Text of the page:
A word with you - Equality through Education

Savita Kaushal, Ph.D. (DU)

NUEPA, New Delhi

Gender equality is a core principle of human development. To quote the eloquent words of Mahbub ul Haq, “Development, if not engendered, is endangered.” The literature on socio-economic determinants of educational attainments has mainly focused on enrolment and primary education. Generally employing limited dependent regression models, studies have identified factors like family income or wealth, parental education, credit constraints, age of the child, family size or presence of siblings, caste affiliations, place of residence and educational infrastructure as determinants of enrolment and primary school completion rates (Akhtar 1996; Deolalikar 1997; Tansel 1998; Brown and Park 2002; Connelly and Zheng 2003; Boissiere 2004; Desai and Kulkarni 2008; SIS/DPP 2005; Okumu et al 2008; Husain and Chatterjee 2009). These studies have also found the presence of strong gender differences.

The gender gap in education is more pronounced in poorer countries like South Asia and Sub-Saharan Africa. India alone has 40 percent of the global gender lag in education (Singla, 2006). In India, the education of girls has historically lagged behind that of boys. In addition, studies have shown that certain communities and classes fare much worse than the others. Though some researchers have recently attempted to lay down the Gender determinants of the inequality in educational attainment for boys and girls, only a handful of these (Bandopadhyay and Subrahmaniam 2008; Das and Mukherjee 2007, 2008; Sengupta and Guha 2002; Raju 1991; Burney and Irfan 1991), have explicitly looked at the factors responsible for the relative gender inequality in educational attainment.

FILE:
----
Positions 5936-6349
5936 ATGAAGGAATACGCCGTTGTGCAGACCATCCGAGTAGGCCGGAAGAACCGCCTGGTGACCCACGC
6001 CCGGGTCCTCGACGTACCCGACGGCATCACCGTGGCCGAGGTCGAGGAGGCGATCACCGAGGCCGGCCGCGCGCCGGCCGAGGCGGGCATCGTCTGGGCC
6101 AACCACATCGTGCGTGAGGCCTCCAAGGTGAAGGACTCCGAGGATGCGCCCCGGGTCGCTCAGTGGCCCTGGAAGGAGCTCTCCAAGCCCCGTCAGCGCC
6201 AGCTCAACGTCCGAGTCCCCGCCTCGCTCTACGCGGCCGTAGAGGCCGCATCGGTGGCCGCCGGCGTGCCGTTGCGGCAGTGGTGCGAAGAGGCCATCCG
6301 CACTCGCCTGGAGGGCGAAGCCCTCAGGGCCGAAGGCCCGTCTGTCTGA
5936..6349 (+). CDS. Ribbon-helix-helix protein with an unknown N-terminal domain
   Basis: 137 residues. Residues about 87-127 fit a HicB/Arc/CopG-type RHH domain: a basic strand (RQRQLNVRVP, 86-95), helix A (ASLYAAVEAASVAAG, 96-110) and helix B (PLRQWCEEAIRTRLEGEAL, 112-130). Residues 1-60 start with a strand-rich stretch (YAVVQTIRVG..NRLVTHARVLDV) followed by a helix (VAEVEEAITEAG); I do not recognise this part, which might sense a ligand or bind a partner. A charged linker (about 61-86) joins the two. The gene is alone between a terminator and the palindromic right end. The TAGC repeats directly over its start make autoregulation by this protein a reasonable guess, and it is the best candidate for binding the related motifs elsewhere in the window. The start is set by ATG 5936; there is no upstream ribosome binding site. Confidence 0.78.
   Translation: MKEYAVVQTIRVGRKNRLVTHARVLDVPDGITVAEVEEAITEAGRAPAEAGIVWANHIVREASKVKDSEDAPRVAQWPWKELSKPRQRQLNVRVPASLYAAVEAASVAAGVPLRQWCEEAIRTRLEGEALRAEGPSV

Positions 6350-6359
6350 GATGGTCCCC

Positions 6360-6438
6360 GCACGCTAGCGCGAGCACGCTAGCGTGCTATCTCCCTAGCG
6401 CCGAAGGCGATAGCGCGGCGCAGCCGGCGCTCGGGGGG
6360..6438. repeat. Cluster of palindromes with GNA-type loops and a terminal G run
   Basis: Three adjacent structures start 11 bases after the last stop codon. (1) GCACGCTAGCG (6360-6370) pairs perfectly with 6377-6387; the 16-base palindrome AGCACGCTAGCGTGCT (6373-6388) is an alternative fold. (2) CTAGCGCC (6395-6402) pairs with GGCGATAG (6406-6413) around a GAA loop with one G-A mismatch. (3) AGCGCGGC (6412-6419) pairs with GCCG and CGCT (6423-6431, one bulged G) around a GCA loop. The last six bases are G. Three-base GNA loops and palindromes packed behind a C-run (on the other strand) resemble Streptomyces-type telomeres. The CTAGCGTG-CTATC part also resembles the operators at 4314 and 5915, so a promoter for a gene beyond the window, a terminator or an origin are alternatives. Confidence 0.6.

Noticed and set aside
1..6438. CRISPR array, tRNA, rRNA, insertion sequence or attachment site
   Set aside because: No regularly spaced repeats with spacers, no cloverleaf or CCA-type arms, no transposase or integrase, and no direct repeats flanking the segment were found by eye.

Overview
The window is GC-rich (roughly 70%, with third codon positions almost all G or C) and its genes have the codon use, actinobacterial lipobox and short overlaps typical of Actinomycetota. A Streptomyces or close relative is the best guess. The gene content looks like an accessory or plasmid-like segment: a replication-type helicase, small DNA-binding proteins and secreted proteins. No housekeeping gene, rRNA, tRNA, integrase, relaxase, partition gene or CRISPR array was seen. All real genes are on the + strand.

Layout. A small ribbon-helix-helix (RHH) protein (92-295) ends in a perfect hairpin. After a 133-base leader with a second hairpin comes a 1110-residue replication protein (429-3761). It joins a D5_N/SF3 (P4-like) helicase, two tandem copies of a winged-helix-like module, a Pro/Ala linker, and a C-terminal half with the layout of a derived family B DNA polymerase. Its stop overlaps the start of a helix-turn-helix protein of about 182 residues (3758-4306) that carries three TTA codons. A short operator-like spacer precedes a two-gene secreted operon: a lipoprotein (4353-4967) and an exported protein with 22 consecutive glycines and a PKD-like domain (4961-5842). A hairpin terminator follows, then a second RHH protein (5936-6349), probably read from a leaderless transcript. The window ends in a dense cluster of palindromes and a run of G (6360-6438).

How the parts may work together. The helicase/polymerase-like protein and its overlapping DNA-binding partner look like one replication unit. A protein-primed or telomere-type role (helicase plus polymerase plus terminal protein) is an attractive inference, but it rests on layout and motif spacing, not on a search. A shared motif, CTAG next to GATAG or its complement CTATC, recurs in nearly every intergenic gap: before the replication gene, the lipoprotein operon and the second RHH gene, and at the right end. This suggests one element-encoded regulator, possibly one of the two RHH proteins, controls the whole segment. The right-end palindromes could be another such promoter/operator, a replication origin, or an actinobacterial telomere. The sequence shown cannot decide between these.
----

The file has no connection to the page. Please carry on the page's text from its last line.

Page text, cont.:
The complex interrelationships between issues of class, caste, gender, ethnicity, religious orientation, and other discriminatory factors need to be taken into account if we want to make the primary education system really free for all children. Only then can it help to eradicate both illiteracy and social discrimination. The Kerala experience, as Drèze and Sen observe, “powerfully brings out the dialectical relationship between educational progress and social change: the spread of education helps to overcome the traditional inequalities of caste, class, and gender, just as the removal of these contributes to the spread of education” [Dreze and Sen 2002]. Education not only helps to overcome the inequalities between the castes, or gender or ethnic groups but also has the potential to remove the inequalities from them.